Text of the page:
World Health Organization report expects cancer risk to rise marginally, but doesn’t put a figure on the number of deaths expected

AP/Press Association Images

The nuclear disaster at Fukushima saw 160,000 flee their homes

Japan’s 2011 Fukushima Daiichi nuclear disaster will put people living nearest to the nuclear power plant at a slightly elevated risk of cancer in the coming years. However, the disaster will have no ‘observable’ impact in the rest of Japan or other parts of the world, according to a health risk assessment by the Geneva-based World Health Organization (WHO).

The assessment also expects no increases in miscarriages, stillbirths or physical and mental disorders in babies born after the accident, but does expect that one-third of the emergency workers at the plant will have an increased risk of cancer.

The WHO report has triggered a wide range of reactions. The Japanese environmental ministry contended that WHO is ‘overestimating’ the risk of cancer while environmental group Greenpeace accuses WHO of downplaying cancer risks.

The Fukushima disaster occurred on 11 March 2011 after the devastating Tohoku earthquake and tsunami, which left nearly 16,000 people dead. The flooded nuclear plant, located in Fukushima Prefecture, released radioactive dust after suffering meltdowns and explosions. A 20km evacuation zone was set up and 160,000 people fled their homes.

In the two regions most affected by the disaster, the preliminary estimated radiation doses for the first year ranged from 12–25 millisieverts (mSv), according to the WHO report. In those two locations, the lifetime risk of developing leukaemia is expected to rise 7% in males exposed as infants and breast cancer to rise 6% in females exposed as infants. Lifetime risks for all solid cancers are expected to rise by 4% in females exposed as infants. Radiation doses in the next most highly exposed locations in Fukushima prefecture were estimated at 3–5mSv. In those locations, the increased risk of cancer over a lifetime is about half the level of that of the most radioactive zones.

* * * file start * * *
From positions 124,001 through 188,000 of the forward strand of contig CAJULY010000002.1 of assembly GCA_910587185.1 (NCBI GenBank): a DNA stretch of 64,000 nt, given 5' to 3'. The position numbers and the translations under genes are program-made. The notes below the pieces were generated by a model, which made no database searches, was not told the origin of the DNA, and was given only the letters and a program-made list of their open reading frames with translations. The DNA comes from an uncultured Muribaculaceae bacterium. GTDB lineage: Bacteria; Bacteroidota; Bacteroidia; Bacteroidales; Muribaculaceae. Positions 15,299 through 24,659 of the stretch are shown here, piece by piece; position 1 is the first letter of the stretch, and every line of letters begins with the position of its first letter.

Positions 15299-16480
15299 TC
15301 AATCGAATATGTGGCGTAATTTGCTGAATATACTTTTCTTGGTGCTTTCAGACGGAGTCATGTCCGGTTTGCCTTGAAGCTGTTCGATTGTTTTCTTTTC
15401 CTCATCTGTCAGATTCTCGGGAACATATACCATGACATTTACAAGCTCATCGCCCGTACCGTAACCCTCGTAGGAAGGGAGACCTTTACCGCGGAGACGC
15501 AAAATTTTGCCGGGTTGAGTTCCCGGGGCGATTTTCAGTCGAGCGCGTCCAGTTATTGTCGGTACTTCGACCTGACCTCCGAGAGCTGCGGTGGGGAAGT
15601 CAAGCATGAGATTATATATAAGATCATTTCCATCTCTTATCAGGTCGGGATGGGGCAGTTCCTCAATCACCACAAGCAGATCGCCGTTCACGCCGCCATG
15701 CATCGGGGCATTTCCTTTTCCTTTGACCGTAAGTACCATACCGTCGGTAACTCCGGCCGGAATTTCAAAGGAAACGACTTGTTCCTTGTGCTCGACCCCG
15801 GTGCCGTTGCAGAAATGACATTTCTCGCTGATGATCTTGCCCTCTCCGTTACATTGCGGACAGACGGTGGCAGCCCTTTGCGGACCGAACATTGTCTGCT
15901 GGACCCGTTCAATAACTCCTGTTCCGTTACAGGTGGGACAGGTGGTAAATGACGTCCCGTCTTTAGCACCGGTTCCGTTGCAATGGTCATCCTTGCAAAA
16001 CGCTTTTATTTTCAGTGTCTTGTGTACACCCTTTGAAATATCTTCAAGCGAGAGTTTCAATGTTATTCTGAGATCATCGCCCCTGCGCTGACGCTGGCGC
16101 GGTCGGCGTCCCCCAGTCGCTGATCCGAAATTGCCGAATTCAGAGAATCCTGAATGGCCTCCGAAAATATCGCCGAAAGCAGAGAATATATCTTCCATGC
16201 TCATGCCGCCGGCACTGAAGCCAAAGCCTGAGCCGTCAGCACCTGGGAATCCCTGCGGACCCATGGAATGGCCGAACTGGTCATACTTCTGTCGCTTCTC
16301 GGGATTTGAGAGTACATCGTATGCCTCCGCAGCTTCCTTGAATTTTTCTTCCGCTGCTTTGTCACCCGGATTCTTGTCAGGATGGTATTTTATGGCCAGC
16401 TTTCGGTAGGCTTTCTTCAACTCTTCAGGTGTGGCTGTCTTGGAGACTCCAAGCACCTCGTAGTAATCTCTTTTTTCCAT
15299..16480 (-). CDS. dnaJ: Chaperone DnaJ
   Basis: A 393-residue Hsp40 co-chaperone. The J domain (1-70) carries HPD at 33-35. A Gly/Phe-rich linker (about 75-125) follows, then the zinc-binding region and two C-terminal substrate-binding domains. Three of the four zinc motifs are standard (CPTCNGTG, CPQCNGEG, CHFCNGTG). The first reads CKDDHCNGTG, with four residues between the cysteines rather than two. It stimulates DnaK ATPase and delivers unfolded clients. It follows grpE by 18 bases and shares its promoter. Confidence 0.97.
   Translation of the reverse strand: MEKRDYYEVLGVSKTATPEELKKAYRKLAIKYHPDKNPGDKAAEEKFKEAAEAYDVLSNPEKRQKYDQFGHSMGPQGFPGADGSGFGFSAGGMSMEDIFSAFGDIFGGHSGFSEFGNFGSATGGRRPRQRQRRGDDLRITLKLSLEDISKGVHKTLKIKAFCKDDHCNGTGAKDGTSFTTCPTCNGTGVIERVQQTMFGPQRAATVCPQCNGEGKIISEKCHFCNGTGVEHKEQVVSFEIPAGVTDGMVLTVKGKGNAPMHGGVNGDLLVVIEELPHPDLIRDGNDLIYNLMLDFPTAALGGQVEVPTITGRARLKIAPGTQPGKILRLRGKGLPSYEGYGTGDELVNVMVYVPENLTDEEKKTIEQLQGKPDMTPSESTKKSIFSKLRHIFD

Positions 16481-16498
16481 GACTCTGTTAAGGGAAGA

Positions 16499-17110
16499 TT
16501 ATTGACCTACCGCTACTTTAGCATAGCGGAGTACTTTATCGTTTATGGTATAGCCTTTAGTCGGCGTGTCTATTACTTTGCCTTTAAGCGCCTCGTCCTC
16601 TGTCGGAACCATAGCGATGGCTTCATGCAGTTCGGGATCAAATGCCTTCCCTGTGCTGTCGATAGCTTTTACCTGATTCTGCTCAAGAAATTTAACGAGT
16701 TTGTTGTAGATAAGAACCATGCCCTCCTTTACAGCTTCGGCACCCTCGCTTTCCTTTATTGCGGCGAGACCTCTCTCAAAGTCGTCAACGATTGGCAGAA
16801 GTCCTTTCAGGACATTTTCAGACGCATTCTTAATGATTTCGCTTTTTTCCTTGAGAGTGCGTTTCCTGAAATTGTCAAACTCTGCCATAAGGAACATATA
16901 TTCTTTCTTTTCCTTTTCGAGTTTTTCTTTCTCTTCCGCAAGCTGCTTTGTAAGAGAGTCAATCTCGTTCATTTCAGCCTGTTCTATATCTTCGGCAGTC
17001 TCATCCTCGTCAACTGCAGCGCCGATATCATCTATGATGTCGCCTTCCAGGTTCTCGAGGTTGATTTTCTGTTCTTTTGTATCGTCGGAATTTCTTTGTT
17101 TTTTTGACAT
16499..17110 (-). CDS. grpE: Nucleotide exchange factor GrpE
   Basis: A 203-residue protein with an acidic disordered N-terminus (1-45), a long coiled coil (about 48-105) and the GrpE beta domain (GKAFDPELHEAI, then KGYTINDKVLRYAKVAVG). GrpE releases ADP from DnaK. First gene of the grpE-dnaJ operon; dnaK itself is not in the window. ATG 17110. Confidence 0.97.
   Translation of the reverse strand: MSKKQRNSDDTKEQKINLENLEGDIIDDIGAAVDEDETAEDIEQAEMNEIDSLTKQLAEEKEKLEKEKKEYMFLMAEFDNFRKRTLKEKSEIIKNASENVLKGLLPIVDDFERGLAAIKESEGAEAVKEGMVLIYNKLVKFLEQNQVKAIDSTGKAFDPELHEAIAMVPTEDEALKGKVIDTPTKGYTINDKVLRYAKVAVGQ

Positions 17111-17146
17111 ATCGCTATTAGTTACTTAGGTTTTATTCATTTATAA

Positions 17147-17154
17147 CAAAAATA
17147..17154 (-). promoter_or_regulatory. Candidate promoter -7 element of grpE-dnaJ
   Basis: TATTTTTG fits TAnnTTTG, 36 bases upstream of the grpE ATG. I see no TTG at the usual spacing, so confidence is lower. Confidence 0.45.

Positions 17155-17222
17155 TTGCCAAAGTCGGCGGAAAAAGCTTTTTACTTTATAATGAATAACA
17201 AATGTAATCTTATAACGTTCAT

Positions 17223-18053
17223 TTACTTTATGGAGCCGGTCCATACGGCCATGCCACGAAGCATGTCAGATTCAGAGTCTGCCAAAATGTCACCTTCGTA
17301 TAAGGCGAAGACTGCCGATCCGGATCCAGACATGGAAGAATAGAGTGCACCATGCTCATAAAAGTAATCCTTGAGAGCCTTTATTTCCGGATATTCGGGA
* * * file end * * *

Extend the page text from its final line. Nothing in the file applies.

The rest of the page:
‘Outside these parts – even in locations inside Fukushima Prefecture – no observable increases in cancer incidence are expected,’ says Maria Neira, WHO director for public health and environment. But she adds that the report underlines the need for long-term health monitoring.

Jan Beyea, a nuclear physicist who is now chief scientist at the consultancy group Consulting in the Public Interest, tells Chemistry World that the WHO paper ‘is in agreement’ with the calculations of a paper he recently co-authored. ‘However, the WHO report does not, as far as I can tell, consider the societal cancer risk, namely the total number of cancers spread out over time in a large population,’ he says. ‘Thus, it appears to be only a partial health assessment.’

Beyea’s paper asserts that future cancer mortalities from the Fukushima disaster will be higher than some original estimates. His paper estimates a mid-range figure of around 1000 future cancers over the next 70 years, with a range of about 50 to 5000. ‘The WHO report by emphasising the smallness of the individual risk takes one useful step in preventing social amplification of risk, but they fail to take the second step, which is to be forthcoming about the collective cancer risks,’ Beyea says.